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» Understanding Sleep Apnea

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The word apnea, translated from Greek means without breath.
Sleep apnea is a relative common condition whereby the sleeper actually forgets to breath during his or her night time sleeping hours.
There are three types of sleep apnea, mixed apnea, central apnea and the most common type, obstructive apnea.

The main differences in the three are the basic underlying cause for the apnea. In spite of those differences, the result is that in each type of apnea, those who suffer from it will stop breathing repeatedly during the sleeping hours, sometimes as often as several hundred times per night, and at times, for more than a minute, which can cause some serious health ramifications.

Central Apnea:
Occurs when the brain simply does not process the breathing patterns properly. It can take place during the daytime, waking hours, or at night, and is not a true sleep apnea. The control center for breathing can occasionally fail to start or maintain the breathing process.

This is not uncommon in newborns, particularly those who are premature, because that aspect of the brain tissue is as yet immature, and the process of breathing is interrupted repeatedly, to the point that very often a monitor is used to assure they breath at reasonable intervals.

It is not common among adults although it does take place, making it the least most likely cause of adult sleep apnea.

Obstructive Apnea:
Is a process that occurs when the body tissue creates an obstruction to the airway. Sometimes cause by tonsils or adenoids, it happens most of the time during sleep, as during this time the tissue that is located at the base of the throat relaxed and is more likely to fall back toward the throat.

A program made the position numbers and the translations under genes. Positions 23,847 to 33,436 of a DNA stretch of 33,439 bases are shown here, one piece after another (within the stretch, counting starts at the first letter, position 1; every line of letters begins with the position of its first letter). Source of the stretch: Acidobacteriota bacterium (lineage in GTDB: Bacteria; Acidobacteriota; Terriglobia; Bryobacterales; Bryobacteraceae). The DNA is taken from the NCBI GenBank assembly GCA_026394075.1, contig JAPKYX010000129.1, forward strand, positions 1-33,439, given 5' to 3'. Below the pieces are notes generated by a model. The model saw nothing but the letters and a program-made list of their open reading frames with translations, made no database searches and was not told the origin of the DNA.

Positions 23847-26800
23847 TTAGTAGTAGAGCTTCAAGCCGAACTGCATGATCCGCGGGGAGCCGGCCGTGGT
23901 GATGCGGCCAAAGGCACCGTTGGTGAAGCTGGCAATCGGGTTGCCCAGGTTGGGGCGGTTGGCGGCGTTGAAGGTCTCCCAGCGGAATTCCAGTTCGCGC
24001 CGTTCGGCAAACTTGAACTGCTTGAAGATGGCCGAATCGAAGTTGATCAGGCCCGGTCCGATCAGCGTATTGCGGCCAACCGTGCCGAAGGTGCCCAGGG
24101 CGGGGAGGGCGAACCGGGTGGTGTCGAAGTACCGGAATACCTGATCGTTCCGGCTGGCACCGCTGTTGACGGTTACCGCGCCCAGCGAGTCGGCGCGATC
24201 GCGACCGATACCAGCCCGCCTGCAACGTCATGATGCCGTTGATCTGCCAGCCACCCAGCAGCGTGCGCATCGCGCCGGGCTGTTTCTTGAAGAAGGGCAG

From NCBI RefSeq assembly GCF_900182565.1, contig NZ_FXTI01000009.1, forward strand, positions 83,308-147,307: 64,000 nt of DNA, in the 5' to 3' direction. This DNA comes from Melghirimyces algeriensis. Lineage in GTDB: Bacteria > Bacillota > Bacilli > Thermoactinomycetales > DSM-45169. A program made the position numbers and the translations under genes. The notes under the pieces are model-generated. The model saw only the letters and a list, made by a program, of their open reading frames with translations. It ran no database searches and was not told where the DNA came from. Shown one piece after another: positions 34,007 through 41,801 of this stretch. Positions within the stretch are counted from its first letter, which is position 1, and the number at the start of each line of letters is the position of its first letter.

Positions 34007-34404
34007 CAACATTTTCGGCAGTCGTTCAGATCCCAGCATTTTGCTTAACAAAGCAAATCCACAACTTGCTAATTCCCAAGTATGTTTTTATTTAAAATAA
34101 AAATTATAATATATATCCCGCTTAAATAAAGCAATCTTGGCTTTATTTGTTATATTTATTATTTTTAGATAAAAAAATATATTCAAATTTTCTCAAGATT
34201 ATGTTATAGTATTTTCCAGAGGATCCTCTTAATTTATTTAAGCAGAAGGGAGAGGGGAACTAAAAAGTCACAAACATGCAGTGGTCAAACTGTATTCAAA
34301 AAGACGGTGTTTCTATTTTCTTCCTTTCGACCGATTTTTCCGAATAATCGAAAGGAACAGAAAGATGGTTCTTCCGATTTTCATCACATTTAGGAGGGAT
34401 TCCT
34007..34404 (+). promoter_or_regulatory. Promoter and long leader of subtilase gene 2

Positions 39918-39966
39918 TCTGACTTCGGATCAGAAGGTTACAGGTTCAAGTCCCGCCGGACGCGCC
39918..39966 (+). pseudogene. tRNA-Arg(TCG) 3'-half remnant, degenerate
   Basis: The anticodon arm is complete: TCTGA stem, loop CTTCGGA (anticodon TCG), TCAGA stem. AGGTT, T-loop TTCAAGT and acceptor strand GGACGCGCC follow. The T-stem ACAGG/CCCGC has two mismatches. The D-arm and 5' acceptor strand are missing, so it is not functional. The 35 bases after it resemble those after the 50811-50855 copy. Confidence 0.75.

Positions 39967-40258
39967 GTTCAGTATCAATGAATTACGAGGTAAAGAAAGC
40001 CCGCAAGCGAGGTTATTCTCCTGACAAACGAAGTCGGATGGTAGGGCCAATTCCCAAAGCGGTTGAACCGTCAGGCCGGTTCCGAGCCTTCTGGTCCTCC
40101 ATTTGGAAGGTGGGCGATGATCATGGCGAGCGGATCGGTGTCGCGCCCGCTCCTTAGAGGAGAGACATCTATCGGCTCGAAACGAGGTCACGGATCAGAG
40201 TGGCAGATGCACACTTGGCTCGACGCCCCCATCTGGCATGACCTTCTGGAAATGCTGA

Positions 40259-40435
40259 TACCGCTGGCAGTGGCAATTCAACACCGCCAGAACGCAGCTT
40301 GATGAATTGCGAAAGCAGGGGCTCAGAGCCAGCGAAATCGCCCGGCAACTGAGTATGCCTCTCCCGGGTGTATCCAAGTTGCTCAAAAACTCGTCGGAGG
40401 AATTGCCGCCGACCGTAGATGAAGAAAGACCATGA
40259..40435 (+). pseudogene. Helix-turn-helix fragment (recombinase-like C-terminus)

It is a very common condition and can affect as much as 3% of people( particularly children) who are otherwise very health individuals.

Sleep apnea creates several notable symptoms, among them snoring, difficult or labored breathing while asleep, air hunger, or gasping for air, and very restless unsatisfactory sleep.

School aged children who suffer from sleep apnea very often wake feeling unrested, and have difficulties in school due to the lack of a true restful sleep. They may have difficulty maintaining information in school and display a lack of attention in their school efforts.

A newly done study suggests that there is a strong link between sleep apnea and children who are prone to ADHD, because the sleep patterns are disturbed by the sleep apnea.

Although sleep apnea is a relatively minor health problem, it can create other problems which are less so.
Sleep apnea can be a causative agent in hypertension, some types of heart and circulatory diseases, memory difficulties and migraine headaches.

Treatments for Apnea will be dependent upon the underlying causative agent, but are necessary to assure a truly restful sleep and to prevent further problems.

They may include:
*Surgical removal of the tonsils or adenoids, to prevent the soft tissue obstruction.
*CPAP;(continuous positive airway pressure; the use of a nose mask which will force air through the airway, keeping it open during sleep hours
*oxygen administration
*medications which can aid to stimulate the breathing center.

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